3. The petitioners made further representations to the Hon’ble the Chief Justice but without any tangible results. It further appears that a suit had been instituted in the City Civil Court, which was pending in 1960, but was withdrawn later, with reference to the rights of accommodation similar to that claimed by the petitioners, though they were not parties to that suit. The petitioners were informed in February, 1960, by the Secretary to Hon’ble the Chief Justice that the Chief Justice could not do anything in the matter in view of the pending suit. The petitioners’ grievance seems to be contained in paragraphs 36 and 37 of their petition, which is to the following effect :
“The exclusive use of a large portion of the said space and the reference to or of the Advocates who are members of the said Club as members of the English Bar and/or reference to them as counsel and to the other Advocates as Advocates has generally given an impression that Advocates who are members of the said Club are superior class of Advocates than the Advocates who are members of the Indian Bar. Since your petitioners are not members of the said Club your petitioners are generally included in the latter category.
Your petitioners state that due to the discrimination exercised and the non-availability of equal opportunities to your petitioners as hereinbefore stated your petitioners have been and are being greatly prejudiced in their profession. The provisions made in the rules for original side of the said Court and for Barristers are ultra vires the Indian Bar Council’s Act and/or amounts to discrimination.”
4. Thus, the gist of the petitioners’ complaint is that they have been denied by the State equality before the law. The petitioners further state that they made demands for justice from the respondents, which they have not yet granted to them; hence the petitioners pray for a writ in the nature of mandamus directing them to allow the petitioners to have the use and benefit of the space in the Court, now occupied by the Bar Library Club, and not to discriminate and or differentiate between different sections of the Advocates enrolled in the Court and entitled to practise on the Original side of that Court.
5. This Court, in due course, directed the rule to issue and also granted liberty to the petitioners to apply for impleading the Bar Library Club as a party respondent.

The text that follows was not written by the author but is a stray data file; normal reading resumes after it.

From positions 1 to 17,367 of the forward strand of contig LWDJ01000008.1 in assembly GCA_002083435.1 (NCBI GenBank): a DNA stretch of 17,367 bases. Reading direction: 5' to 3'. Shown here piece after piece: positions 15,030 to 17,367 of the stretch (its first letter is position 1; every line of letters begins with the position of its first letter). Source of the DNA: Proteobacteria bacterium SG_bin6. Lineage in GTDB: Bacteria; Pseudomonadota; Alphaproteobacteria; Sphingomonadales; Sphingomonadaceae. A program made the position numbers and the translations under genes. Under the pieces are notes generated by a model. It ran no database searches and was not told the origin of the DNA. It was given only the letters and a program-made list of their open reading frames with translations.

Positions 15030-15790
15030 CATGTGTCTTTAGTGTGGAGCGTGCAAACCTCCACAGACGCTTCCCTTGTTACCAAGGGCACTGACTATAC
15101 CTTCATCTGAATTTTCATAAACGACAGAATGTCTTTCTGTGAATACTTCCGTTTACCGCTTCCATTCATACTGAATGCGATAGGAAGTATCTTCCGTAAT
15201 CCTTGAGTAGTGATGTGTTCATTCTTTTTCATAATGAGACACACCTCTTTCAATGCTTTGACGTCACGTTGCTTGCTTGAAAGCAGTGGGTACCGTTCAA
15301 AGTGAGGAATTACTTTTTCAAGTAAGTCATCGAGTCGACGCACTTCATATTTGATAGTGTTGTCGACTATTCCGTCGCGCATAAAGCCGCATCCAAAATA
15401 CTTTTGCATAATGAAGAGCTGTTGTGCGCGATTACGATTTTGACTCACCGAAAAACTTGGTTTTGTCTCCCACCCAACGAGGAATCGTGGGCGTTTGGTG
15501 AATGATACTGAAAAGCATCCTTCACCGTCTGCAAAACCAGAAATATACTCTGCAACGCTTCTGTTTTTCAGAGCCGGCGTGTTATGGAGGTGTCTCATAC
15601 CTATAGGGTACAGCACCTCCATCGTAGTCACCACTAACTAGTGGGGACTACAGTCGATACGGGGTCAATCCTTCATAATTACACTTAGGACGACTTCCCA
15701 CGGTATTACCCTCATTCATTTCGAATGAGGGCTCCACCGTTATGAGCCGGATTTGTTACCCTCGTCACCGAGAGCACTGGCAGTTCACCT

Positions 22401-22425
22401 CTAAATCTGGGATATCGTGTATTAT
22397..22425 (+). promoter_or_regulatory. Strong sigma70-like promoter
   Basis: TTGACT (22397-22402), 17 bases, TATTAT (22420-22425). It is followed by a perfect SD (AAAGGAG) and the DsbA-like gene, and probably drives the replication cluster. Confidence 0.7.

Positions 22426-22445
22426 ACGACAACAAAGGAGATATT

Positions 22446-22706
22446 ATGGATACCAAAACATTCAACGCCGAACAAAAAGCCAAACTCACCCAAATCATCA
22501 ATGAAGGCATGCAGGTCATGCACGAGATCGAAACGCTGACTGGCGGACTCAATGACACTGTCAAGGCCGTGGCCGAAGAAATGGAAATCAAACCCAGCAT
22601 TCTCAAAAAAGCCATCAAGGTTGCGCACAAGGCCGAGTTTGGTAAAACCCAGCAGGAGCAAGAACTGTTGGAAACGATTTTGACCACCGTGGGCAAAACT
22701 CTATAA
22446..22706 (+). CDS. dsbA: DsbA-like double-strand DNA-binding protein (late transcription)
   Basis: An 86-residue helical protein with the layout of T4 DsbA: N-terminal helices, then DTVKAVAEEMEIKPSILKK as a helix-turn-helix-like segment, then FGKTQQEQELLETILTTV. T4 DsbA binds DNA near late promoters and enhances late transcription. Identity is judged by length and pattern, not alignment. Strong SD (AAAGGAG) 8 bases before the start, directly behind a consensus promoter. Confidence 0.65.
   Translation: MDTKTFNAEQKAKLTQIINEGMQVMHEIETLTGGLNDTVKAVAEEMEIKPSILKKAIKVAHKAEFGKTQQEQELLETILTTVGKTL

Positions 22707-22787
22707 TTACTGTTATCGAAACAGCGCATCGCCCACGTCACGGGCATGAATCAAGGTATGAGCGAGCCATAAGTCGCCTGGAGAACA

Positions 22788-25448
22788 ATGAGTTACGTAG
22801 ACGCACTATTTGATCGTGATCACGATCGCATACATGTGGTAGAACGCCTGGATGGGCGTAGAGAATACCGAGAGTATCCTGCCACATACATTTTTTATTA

6. In response to the notice, the Registrar of the Court put in an affidavit on behalf and under the direction of the second respondent – the Chief Justice of the Court. The affidavit states the relevant facts as follows. Separate accommodation is provided in the High Court building for (1) Barristers who practise as advocates of the Court on being enrolled under the Original side rules of the Court; (2) for Advocates enrolled as such by the High Court and (3) for the Attorneys of the Court for their legal work in the Court. Setting out the history of the privilege of occupation of certain rooms in the Court by the different branches of the legal profession, it is stated that free accommodation in the then Supreme Court building was first provided in the year 1825 to the Barristers then practising before the Supreme Court, and that privilege has been continued in the High Court building as well. The Barristers have their association known as the Bar Library Club. The association of the other advocates is known as the Bar Association, and the association of the attorneys is called the Incorporated Law Society. Each of the three branches of the profession looks after the accommodation provided by the Court. The accommodation thus provided by the Court is only for bona fide professional business. The Barristers, Advocates and Attorneys are all licensees in respect of the accommodation provided for them, which is rent-free; the cost of structural additions or alterations are borne by the Government; only electrical installations are to be set up and maintained by the licensees at their own cost. It was further stated that the legal position in regard to the High Court building is and has always been that it has been placed at the disposal of the Hon’ble the Chief Justice and the Hon’ble Judges of the Court for the administration of justice, and that the allocation of accommodation inside the Court building is a matter entirely for the Court, subject of course to the condition that no part of the premises should be allowed to be utilised except for bona-fide purposes of the Court’s work. As regards the representation made by the petitioner to the Chief Justice, it is stated that the matter was examined by His Lordship and a minute was recorded, the relevant portion of which is as follows :